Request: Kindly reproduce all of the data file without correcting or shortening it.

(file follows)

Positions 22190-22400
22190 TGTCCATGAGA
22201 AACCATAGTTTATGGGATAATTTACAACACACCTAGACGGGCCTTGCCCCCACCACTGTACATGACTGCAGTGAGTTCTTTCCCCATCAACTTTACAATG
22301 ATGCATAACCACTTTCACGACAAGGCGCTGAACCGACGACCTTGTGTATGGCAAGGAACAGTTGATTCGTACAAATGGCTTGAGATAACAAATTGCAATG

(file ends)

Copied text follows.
Positions 22190-22400
22190 TGTCCATGAGA
22201 AACCATAGTTTATGGGATAATTTACAACACACCTAGACGGGCCTTGCCCCCACCACTGTACATGACTGCAGTGAGTTCTTTCCCCATCAACTTTACAATG
22301 ATGCATAACCACTTTCACGACAAGGCGCTGAACCGACGACCTTGTGTATGGCAAGGAACAGTTGATTCGTACAAATGGCTTGAGATAACAAATTGCAATG